Do we covet music that signifies, encodes, or provokes sadness?
As a child, when told to play with feeling Jacob Lateiner asked, “Which one?”
In classical music, it does seem that emotion has come to mean sadness, or anger. When we see the marking “espressivo” we pour on the sentiment. The no-nonsense American clarinetist Charlie Russo told an over-emoting student: “Put a Band-Aid on it!” Not too many classical players explore emotion in performance with as much subtlety as a good actor.
It’s generally easier to convey sad or poignant emotion than humor. Comedy is local, and can’t easily survive the passage of time. The film version of Neil Simon’s The Out-of-Towners doubled me over with laughter — but not anymore. The silly phrase pile-ups of Beethoven’s Opus 31, Number 1 or the last movement of the C-Major Piano Concerto can be explained. But how to convey their genuine knee-slapping funniness now?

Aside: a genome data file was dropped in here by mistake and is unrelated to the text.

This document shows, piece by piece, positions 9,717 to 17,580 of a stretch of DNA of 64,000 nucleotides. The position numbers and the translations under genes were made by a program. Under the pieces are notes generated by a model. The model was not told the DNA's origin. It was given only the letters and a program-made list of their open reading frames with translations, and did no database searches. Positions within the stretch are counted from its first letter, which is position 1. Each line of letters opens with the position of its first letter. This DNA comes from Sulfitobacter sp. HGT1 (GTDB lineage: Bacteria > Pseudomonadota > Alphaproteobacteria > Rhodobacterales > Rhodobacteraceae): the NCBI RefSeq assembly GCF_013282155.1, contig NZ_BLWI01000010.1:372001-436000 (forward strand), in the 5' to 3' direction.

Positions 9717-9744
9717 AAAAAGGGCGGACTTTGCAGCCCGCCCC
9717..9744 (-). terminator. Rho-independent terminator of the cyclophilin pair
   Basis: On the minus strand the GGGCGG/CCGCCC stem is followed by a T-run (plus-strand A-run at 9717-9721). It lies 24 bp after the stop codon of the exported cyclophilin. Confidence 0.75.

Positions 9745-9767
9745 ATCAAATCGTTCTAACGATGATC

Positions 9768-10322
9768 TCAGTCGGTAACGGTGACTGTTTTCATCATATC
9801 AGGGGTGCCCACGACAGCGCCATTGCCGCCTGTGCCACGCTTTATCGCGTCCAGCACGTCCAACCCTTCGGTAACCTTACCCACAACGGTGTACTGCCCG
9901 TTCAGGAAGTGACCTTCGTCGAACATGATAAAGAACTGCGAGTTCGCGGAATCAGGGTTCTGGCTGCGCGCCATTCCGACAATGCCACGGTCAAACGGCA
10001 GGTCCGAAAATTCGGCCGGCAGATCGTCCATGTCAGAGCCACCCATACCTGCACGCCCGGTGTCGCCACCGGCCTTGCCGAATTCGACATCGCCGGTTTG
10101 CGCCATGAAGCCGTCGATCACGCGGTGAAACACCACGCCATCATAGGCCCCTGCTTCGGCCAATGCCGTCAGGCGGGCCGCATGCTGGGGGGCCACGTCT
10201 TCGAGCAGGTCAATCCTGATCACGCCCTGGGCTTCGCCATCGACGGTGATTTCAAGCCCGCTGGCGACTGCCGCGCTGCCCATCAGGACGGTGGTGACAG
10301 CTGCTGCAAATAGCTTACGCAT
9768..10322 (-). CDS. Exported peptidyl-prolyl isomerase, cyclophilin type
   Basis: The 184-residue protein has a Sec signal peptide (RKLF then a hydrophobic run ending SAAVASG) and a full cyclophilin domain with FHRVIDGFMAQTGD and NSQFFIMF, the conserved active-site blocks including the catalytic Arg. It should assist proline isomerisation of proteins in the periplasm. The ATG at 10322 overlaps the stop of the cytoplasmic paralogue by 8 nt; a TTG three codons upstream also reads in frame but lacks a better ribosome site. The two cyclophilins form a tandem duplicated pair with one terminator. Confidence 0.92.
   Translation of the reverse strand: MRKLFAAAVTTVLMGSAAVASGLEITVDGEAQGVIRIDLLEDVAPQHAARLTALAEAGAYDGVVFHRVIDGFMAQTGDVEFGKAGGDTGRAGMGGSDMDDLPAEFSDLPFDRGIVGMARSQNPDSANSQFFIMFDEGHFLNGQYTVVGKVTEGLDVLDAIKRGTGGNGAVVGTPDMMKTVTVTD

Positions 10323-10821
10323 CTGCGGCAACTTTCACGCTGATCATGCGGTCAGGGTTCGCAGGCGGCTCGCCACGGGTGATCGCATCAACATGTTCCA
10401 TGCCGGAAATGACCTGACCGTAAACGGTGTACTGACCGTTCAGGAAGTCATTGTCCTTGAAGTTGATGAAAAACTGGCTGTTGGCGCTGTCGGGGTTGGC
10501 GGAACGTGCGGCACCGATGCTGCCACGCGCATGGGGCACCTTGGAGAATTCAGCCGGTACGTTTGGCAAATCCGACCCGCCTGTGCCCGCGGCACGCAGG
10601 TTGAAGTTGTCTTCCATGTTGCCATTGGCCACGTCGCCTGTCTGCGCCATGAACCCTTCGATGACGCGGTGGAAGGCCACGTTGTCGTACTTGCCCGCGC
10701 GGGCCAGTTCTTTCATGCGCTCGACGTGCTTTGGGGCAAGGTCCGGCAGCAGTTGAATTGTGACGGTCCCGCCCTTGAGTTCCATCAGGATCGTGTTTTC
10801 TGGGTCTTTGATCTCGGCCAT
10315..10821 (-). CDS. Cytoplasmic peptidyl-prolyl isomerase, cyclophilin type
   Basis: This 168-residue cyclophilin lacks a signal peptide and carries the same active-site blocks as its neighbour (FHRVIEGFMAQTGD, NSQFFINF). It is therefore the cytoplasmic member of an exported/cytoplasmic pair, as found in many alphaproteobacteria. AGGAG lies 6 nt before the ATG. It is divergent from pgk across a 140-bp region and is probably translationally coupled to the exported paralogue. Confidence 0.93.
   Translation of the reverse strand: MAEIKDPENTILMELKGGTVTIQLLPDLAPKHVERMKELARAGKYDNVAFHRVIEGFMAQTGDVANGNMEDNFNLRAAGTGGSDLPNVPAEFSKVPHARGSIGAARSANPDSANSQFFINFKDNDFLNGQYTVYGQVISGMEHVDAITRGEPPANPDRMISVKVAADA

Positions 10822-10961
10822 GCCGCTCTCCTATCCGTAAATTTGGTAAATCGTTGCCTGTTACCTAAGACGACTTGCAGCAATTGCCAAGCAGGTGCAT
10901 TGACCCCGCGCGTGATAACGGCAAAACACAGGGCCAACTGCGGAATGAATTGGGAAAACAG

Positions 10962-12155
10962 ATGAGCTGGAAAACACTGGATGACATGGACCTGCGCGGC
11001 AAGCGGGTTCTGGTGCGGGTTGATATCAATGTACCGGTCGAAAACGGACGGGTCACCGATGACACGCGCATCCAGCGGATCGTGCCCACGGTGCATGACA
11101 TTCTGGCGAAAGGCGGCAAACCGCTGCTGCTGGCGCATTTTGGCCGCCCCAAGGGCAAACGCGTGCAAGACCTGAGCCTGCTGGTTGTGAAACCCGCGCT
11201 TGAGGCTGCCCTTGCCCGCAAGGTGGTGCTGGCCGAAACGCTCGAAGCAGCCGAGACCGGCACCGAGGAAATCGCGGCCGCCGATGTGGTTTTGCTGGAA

The link between real emotion and emotion in art is not direct. Paul Hindemith says feelings within music are like memories of places we have traveled.
Cliched music history is full of faulty correspondences. Mozart’s mother died, then he wrote the A-Minor Piano Sonata! Brahms had a nice summer vacation, his F-Major Cello Sonata is the result…
I prefer counter examples. A despondent Beethoven contemplating his very significant problems and even considering suicide penned his “Heilengenstadt Testament” in close chronological proximity to his work on the remarkably ebullient “Eroica” Variations…
Christopher Howard has described, “the artificial sentimentality built into popular music intended for personalization by mass audiences…” And the listener and performer are completely tied into the puzzle of musical “feelings.”
As I was practicing the original six etudes by Philip Glass in Manila, my host said matter-of-factly, “This Mr. Glass is not a happy man.”
I wonder whether my turbulent emotions when I first started playing a lot of music by Glass were expressed through the music as I played it — or if the music itself somehow made me feel that way, darkly affecting my feelings and psychology.